Where do we begin?
Kentucky damn near lost to Vanderbilt in a game Kentucky had no business losing. KenPom gave the Cats an 84 percent chance of winning before tip-off; ESPN put it at an 83.6 percent chance of victory. Yet with everyone and their mother expecting a UK win, Vanderbilt led for over 30 minutes Tuesday night, and by as many as 14 points with 15 minutes to go in the game.
It was looking to be the worst regular season loss of the John Calipari era, and at a time when fan excitement and team confidence was at its highest point all season, coming off the improbable win at West Virginia. A loss to Vanderbilt — a team Kentucky already beat in Nashville with a short-handed roster earlier this year — would be the absolute worst. It would be devastating. Not only would it have ripped the new momentum to shreds, it would’ve been the second loss to an unranked opponent in the last three games in Rupp Arena, an unfathomable thought for the Kentucky program. Even further, it would’ve been a loss to a team ranked outside the top 100 RPI, another unfathomable scenario for the Wildcats. The last time UK lost at home to a team outside the top 100 was… I don’t know… Never?
So there we were: hands over our faces, wondering what to make of the embarrassing defeat that was only minutes away. Kentucky had clawed back to within reach several times, but Vanderbilt was always there with a response to regain its cushion, mostly by way of a wide open three-pointer in transition or by beating the press (Ugh). The comeback looked out of reach; the late magic seemed to have expired in Morgantown.
The game was over.
And then Riley LaChance went to the line with 20 seconds to go, Vandy up three. It was redemption time for LaChance, an elite foul-shooter who, uncharacteristically, missed three straight free throws in the final minute of Vanderbilt’s home loss to Kentucky, and hadn’t missed one since. Facing a one-and-the-bonus opportunity, LaChance could end the game for the Commodores and put the past behind him.
LaChance missed the front end and Kentucky had new life. An uncontested layup by Quade Green cut the Vandy lead to one with nine seconds to go, and Kevin Knox quickly (well, not so quickly, actually) fouled Jeff Roberson to send him to the line with six seconds to go. Roberson made the first to stretch the lead to two; then Clank.
Both sides scrambled for the rebound before Jarred Vanderbilt got his hands on it and threw it to Shai Gilgeous-Alexander at midcourt as he collided with a defender. A foul was called, 50 feet from the basket, and it sent Gilgeous-Alexander to the line — Kentucky down two, two seconds to go.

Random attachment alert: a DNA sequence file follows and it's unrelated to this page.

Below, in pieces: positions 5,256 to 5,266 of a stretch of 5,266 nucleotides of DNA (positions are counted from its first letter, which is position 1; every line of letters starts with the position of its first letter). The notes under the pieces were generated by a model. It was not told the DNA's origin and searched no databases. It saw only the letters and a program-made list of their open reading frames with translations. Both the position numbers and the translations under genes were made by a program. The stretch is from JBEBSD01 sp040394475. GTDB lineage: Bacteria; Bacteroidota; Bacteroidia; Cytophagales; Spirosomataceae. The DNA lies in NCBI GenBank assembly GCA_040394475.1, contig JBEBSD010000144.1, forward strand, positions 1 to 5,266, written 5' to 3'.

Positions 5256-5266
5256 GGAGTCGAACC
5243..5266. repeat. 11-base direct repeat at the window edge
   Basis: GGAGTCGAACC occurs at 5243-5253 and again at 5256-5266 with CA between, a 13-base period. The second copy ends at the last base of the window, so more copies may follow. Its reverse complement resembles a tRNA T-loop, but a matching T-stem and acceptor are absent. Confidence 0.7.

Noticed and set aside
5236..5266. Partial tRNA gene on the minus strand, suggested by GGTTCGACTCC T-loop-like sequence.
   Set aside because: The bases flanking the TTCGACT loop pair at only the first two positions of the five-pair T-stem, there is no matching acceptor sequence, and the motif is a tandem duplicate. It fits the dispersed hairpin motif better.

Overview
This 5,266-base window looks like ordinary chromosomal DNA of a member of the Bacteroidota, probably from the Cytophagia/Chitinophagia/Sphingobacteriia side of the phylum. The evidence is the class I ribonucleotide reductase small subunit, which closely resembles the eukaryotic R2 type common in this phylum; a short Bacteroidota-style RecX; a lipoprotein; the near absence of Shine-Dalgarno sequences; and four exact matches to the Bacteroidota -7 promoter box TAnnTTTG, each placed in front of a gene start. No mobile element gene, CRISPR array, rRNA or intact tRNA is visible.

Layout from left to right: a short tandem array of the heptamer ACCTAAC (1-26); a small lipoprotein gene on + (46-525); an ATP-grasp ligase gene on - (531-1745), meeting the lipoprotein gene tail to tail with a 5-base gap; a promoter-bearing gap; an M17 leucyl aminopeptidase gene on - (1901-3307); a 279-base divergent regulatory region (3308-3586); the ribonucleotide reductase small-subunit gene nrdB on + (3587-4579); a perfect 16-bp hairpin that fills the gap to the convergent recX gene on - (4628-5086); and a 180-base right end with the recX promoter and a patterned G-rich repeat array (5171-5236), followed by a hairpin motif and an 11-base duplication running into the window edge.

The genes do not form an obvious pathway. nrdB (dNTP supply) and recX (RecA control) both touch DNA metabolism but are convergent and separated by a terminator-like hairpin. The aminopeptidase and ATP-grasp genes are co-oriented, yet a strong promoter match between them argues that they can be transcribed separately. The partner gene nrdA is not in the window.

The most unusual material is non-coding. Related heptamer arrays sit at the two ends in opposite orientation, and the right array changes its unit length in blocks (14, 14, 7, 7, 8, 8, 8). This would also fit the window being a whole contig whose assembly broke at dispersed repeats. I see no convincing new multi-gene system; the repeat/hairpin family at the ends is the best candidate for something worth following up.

Gilgeous-Alexander made both to force overtime in the unlikeliest of finishes for the Wildcats. The true freshman stepped to the line and knocked down both free throws like an unfazed veteran. A moment that would be too big for most, was nothing more than two routine shots for Gilgeous-Alexander. He had ice in his veins with the game on the line as Kentucky, once down and out with little hope for survival, forced overtime in a wild turn of events in the final seconds.
Kentucky would go on to win in OT, although Vanderbilt still made it a fight in the extra time. Payton Willis hit two three-pointers to keep the Commodores around, but the curtains were closed when Quade Green took the ball coast-to-coast to break a late tie with a game-winner in the final seconds.
And though Green made the final basket to win the game, it was Gilgeous-Alexander who was the hero for the Wildcats. He scored a career-high 30 points on 12-for-19 shooting from the field and a 5-for-5 clip at the stripe, including the two under pressure that saved the game. He was unstoppable when he attacked the lanes and he was UK’s only option for most of the night, as well as its most clutch down the stretch.
UK assistant Kenny Payne raved about him after the game, saying, “He’s a really good player, he’s hungry, he’s a high character kid that comes to work every day and smiles and I mean it’s an example of why you come to this school and develop and learn and to be the best.”
Gilgeous-Alexander said of his big moment at the line, “I just tried to think: it’s two normal free throws like we shoot at the end of practice, so I made both to get us to overtime.”
As for Vanderbilt, it’s going to be a long ride home to Nashville after playing well and having so many chances to steal the win. Coach Payne said, “I mean my hat goes off to them because they played so hard and you could say they deserved to win, but welcome to Kentucky.”
Welcome to Kentucky, indeed.
The worst loss of the Calipari era was narrowly avoided despite a lackluster effort defensively.
Thank you, Riley LaChance.
Thank you, Quade Green.
THANK YOU, SHAI GILGEOUS-ALEXANDER.